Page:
Lichen sclerosus is a chronic skin disease that mainly occurs in the genital area. The skin disease is not curable and can lead to serious consequential damage if left untreated. Appropriate therapy and compliance with rules of conduct can help.
- © iStock.com/Doucefleur
Lichen sclerosus can affect men and women of all ages, and in rare cases even children. However, adult women are most often affected.
The skin disease is not contagious, but affects those affected with severe inflammation, itching, soreness and the formation of white spots and nodules. With suitable and early therapy, the symptoms can be significantly reduced and complications avoided.
Overview of article content:
Recognize skin diseases with these pictures
How is lichen sclerosus treated?
The best way to treat the symptoms of lichen sclerosus is with cortisone therapy. The following treatment regimen has been established:
Acute treatment for lichen sclerosus
Three-month steroid shock therapy with highly potent glucocorticoids that have to be applied daily. Studies show that this treatment significantly improves symptoms in 75 to 90 percent of those affected. In the case of very pronounced symptoms such as severe itching or pain, the therapy can be combined with intralesional glucocorticoid injections (injections into the affected skin areas).
This is followed by a so-called skip phase, in which only nursing measures are used. If there is a recurrence (recurrence of the symptoms), reduced glucocorticoid shock therapy is carried out over a week and then an attempt to leave is started again.
A medicinal alternative is treatment with calcineurin inhibitors (tacrolimus and pimecrolimus). With these ointments and creams there is less thinning of the treated skin, but the potency is not as high as with glucocorticoids. In young women, for whom the symptoms are only very slight, treatment attempts with creams containing estrogen and progesterone can also be successful.
No meaningful studies are available on the success rates of cryosurgical measures (icing). Photodynamic therapy (light therapy) seems to achieve positive results in lichen sclerosus in the female genital area.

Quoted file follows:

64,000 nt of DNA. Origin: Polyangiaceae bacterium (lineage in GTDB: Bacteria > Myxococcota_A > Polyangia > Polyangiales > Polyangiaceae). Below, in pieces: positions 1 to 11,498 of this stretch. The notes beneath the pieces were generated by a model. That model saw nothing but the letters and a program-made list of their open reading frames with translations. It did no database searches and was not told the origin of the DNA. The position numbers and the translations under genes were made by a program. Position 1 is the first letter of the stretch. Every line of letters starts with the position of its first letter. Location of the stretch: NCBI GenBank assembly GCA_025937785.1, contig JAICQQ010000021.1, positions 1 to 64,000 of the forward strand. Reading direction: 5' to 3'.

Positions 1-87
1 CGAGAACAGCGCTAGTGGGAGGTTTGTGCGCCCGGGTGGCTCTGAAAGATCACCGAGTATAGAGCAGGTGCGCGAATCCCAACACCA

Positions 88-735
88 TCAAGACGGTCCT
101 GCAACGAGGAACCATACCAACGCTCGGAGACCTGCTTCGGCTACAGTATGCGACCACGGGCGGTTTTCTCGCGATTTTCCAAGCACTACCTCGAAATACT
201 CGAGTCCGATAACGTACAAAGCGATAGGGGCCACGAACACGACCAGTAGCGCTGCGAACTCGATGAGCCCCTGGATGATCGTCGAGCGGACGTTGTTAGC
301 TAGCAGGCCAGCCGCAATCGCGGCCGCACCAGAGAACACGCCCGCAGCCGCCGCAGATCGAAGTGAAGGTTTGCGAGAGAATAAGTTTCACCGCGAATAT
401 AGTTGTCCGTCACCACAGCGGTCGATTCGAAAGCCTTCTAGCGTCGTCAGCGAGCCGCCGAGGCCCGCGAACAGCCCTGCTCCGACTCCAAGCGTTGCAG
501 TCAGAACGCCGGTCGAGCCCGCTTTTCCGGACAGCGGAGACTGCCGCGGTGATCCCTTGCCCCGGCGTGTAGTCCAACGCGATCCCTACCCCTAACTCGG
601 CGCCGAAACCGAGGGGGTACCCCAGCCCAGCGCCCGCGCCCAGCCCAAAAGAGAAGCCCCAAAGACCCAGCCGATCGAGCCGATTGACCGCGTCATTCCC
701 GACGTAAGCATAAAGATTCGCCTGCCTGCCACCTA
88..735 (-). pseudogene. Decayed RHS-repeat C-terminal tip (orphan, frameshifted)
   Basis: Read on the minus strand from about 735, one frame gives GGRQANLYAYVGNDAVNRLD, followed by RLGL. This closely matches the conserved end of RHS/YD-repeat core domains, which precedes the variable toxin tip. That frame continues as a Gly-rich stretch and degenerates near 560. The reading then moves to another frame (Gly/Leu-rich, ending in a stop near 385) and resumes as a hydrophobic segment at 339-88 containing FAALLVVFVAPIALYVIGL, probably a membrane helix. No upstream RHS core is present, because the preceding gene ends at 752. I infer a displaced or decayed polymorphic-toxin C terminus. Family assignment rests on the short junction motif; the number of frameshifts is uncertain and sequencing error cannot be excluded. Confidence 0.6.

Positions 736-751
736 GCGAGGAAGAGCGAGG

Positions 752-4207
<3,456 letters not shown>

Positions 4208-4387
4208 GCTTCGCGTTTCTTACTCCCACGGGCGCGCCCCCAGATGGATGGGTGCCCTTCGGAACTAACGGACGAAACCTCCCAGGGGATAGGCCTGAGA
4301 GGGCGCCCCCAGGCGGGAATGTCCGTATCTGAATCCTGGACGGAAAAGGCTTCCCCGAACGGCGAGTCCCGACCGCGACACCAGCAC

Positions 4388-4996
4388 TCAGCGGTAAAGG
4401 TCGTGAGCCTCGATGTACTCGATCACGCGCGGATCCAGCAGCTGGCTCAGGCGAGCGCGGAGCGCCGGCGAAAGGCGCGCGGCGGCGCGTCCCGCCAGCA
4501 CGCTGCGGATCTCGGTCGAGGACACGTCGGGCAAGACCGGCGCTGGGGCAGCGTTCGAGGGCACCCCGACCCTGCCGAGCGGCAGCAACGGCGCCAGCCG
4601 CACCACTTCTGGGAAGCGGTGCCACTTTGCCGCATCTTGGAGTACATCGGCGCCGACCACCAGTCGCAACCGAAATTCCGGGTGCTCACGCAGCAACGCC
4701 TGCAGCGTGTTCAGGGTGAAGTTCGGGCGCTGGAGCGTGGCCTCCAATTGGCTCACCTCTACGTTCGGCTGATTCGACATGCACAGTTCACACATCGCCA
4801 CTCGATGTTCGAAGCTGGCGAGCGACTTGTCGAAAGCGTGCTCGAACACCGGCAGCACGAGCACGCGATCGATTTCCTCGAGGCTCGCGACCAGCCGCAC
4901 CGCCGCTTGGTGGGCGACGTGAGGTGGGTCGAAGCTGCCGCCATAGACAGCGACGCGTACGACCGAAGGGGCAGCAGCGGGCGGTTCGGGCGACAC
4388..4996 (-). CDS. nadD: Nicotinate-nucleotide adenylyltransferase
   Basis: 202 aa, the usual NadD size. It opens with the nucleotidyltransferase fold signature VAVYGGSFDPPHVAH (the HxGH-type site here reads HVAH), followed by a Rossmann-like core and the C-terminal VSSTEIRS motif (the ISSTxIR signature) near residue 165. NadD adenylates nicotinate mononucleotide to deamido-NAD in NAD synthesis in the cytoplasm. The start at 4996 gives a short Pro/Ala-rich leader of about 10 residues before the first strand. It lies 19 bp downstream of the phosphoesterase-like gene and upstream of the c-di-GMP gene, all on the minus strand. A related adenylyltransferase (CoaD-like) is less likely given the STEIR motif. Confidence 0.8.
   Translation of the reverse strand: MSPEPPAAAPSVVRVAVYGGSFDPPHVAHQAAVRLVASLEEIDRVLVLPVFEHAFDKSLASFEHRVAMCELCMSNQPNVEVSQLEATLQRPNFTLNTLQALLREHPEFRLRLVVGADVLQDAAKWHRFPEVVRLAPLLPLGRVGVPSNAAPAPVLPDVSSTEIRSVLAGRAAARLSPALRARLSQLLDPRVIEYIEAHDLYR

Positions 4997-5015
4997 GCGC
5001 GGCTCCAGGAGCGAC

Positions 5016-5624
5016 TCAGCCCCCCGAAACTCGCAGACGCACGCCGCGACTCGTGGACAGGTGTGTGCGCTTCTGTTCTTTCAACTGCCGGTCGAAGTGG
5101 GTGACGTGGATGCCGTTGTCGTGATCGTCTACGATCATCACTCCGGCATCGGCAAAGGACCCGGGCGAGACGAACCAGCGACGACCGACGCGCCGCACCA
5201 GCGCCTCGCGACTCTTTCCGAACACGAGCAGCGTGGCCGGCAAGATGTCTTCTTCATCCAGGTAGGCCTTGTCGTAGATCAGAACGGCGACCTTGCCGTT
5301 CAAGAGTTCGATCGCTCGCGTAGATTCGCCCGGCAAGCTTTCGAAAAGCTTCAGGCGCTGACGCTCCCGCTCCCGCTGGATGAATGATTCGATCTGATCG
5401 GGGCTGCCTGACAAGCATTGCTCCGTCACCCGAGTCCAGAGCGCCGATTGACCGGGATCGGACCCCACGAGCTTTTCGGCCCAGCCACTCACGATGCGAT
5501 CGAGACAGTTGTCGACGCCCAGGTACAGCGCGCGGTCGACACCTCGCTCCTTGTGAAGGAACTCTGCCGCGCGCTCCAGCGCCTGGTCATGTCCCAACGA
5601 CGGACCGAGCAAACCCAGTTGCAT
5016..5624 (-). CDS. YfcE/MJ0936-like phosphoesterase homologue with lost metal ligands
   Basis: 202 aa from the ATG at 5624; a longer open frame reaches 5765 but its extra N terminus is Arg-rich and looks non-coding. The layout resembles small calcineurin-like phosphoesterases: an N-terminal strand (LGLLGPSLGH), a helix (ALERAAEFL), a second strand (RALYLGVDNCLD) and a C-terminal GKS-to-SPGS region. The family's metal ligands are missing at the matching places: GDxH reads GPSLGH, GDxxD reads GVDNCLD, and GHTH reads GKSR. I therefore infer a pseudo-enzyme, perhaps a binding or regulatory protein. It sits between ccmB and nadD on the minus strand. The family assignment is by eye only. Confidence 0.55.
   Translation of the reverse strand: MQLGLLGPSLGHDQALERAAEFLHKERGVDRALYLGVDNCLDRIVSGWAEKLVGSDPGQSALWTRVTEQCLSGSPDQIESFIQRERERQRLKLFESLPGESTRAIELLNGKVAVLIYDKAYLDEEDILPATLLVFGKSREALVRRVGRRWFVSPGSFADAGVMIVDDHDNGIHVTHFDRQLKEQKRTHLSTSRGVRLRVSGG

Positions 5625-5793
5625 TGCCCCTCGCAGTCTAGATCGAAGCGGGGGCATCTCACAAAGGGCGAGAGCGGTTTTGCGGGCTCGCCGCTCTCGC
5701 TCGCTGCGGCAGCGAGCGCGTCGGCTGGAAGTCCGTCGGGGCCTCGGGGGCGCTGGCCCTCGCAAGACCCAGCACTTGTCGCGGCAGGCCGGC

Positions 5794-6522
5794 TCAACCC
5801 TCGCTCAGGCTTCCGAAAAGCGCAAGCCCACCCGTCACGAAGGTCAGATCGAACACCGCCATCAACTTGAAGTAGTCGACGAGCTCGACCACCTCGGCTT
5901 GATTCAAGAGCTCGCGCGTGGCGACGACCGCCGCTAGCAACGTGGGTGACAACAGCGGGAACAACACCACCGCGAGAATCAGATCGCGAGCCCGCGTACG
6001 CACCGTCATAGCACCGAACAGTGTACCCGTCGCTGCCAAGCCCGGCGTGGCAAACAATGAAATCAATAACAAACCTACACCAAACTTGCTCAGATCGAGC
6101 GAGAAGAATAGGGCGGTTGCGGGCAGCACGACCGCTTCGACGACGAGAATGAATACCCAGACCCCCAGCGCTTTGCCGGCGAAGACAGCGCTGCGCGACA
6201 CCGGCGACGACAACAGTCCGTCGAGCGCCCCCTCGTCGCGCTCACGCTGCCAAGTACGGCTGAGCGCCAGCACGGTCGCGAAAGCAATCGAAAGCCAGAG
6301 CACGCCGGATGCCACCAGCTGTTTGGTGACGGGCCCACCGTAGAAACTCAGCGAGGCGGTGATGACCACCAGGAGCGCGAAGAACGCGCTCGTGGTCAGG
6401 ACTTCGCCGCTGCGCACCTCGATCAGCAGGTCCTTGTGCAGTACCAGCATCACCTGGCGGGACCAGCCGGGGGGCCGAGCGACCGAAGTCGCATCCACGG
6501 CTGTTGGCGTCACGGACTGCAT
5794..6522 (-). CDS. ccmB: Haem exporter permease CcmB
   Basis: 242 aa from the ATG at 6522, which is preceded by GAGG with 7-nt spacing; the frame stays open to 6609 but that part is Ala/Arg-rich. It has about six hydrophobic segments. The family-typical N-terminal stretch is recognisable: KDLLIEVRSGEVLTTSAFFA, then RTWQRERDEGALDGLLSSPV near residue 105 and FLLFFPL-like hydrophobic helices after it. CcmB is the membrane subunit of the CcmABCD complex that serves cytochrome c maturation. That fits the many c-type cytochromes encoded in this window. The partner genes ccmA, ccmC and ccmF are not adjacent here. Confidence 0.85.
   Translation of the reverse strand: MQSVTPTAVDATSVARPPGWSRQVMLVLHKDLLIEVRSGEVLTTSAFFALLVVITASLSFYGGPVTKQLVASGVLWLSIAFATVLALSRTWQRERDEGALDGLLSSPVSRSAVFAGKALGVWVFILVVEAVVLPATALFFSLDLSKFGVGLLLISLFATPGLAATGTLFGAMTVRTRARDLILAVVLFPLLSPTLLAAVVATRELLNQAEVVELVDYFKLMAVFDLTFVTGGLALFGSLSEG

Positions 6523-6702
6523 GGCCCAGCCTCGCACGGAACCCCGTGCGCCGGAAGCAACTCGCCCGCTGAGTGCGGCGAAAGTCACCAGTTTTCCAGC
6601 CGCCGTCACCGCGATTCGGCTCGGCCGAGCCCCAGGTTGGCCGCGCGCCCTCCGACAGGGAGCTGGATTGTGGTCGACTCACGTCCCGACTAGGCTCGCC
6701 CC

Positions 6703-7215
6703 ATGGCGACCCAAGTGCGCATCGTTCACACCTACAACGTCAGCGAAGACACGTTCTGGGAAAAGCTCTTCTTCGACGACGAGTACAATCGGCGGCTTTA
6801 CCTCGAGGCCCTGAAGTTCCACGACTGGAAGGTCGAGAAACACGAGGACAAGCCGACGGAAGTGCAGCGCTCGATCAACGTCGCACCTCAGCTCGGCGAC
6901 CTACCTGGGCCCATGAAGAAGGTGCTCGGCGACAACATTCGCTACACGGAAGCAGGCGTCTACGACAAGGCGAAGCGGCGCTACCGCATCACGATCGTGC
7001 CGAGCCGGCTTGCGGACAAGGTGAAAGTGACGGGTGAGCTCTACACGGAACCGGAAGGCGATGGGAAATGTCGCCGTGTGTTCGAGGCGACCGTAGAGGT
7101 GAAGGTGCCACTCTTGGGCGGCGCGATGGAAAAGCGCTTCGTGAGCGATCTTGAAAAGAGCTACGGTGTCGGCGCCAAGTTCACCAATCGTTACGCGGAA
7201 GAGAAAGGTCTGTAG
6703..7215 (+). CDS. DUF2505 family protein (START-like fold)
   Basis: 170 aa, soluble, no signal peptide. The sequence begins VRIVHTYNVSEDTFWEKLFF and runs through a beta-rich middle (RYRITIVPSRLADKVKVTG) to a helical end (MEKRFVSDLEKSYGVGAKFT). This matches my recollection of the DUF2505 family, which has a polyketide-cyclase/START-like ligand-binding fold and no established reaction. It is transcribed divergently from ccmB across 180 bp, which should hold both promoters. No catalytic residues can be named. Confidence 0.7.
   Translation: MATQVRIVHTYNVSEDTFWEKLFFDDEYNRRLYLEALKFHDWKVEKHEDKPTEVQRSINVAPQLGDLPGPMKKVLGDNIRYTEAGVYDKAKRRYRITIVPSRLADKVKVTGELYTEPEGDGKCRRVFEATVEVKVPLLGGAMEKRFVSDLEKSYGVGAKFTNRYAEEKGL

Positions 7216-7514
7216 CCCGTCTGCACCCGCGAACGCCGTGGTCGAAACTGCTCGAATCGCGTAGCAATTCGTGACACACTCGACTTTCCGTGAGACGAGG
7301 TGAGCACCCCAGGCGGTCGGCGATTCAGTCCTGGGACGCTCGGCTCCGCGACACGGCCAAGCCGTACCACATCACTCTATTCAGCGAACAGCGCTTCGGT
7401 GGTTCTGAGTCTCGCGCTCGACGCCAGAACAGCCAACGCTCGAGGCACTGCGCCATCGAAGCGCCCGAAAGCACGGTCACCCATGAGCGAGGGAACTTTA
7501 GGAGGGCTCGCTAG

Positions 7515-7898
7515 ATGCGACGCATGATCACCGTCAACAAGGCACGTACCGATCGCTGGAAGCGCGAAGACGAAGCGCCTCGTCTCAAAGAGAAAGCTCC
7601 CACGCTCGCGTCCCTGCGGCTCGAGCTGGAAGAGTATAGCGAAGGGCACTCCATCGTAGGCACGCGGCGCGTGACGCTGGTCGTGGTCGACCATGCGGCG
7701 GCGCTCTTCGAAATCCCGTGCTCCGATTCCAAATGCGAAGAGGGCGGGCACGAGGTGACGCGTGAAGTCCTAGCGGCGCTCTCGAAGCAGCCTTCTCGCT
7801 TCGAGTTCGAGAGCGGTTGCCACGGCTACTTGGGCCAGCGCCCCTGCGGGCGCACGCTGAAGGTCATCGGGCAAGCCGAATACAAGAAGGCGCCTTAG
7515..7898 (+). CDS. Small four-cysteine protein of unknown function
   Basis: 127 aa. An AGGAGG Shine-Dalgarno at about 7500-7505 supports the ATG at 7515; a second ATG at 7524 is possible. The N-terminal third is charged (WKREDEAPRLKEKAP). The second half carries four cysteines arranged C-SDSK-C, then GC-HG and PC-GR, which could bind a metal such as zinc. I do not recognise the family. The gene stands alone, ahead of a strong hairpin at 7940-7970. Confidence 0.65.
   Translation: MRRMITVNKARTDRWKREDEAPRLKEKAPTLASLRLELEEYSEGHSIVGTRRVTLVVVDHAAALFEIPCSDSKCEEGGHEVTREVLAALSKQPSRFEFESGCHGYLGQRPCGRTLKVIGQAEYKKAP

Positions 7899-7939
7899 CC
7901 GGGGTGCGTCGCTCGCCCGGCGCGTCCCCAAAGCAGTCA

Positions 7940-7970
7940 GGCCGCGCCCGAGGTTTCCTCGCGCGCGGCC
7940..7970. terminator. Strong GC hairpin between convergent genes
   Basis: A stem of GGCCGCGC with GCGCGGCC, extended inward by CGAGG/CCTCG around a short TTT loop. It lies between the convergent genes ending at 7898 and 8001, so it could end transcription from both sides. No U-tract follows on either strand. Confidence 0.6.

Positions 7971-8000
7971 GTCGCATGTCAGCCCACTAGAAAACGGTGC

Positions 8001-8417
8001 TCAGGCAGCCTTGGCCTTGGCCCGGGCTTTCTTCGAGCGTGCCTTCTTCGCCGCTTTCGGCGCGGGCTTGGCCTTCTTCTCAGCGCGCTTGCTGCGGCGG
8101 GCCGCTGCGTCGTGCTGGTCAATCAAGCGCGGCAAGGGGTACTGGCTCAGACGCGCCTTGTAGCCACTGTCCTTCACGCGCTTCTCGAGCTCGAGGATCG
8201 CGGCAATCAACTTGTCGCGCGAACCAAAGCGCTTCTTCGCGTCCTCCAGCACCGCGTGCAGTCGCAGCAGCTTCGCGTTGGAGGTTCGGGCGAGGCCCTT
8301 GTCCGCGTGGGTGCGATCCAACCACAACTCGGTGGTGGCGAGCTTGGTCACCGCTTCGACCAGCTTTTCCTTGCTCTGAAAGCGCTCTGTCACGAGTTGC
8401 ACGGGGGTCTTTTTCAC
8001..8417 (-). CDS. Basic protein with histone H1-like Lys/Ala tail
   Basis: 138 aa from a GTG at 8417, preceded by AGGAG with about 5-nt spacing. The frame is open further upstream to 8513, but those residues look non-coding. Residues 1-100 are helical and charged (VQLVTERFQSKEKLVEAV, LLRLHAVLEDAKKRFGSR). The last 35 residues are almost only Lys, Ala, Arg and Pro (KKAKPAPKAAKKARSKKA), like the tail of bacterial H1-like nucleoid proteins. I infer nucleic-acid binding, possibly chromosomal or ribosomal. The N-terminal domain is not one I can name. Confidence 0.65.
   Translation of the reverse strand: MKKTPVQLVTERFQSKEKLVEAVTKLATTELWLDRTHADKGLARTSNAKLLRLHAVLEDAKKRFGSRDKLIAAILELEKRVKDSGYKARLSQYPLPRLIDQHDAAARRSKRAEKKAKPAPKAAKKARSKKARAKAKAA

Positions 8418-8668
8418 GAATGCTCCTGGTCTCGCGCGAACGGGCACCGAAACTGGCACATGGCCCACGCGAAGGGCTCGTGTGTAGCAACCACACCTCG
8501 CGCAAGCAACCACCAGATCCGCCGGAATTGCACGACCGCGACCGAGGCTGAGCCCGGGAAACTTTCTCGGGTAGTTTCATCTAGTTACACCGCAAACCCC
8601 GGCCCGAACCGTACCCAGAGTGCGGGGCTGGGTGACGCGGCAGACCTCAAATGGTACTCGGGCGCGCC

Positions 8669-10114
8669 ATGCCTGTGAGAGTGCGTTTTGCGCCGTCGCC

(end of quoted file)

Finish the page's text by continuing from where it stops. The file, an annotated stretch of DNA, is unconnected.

Follow-up treatment and rules of conduct for lichen sclerosus
Many women – especially those with anogenital lichen sclerosus – require years and sometimes life-long treatment.
In addition to permanent ointment treatment with a medium-strength steroid twice a week, special skin care and general rules of conduct are in the foreground:
meticulous intimate hygiene (use of a bidet or cleansing oil wipes, little soap)
daily skin care with greasy ointments without fragrances
before sporting activities or long marches, apply a protective ointment (e.g. petroleum jelly)
Silk linen is preferable to cotton
Avoid mechanical skin irritation from hard toilet paper or towels, damp toilet paper, hard bicycle saddles and tight clothing
In men, especially in the case of uncomplicated forms of the anogenital course, the full circumcision (removal of the foreskin) should be carried out in the early stage.
What is a lichen sclerosus?
The lichen sclerosus ("lichen" from Greek "leichen" = lichen, "sclerosus" from Greek "scleros" = hard, dry, brittle) is an inflammatory skin disease in which it develops into whitish, coarse, slightly raised spots and in the advanced stage of the disease There are skin knots that can fuse and remind of scar tissue. The skin changes are benign and are not triggered by an infection or an allergic process.
If left untreated, the lichen sclerosus can lead to scarring, sticking and shrinking of skin areas that can no longer be reversed and there is a slightly increased risk of malignant skin changes in the affected area.
Lichen sclerosus is caused by chronic inflammation of the connective tissue in the dermis. The symptoms appear mainly in the area around the anus and the external genital organs. Only in about 20 percent of cases does the skin disease manifest itself outside the genital area, for example under the breast, in the back-shoulder region or on the inner thighs.
On the basis of the regions affected, a distinction is therefore made between the anogenital (in the anal and genital region) and the extragenital (outside the genital region) lichen sclerosus. One then speaks of the lichen sclerosus genitalis and extragenitalis. In contrast to the anogenital form, the extragenital form of the lichen sclerosus usually occurs asymmetrically.
Another classification is based on the age at which the disease occurs: Before puberty, one speaks of "prepubertal", then of "post-pubertal" lichen sclerosus.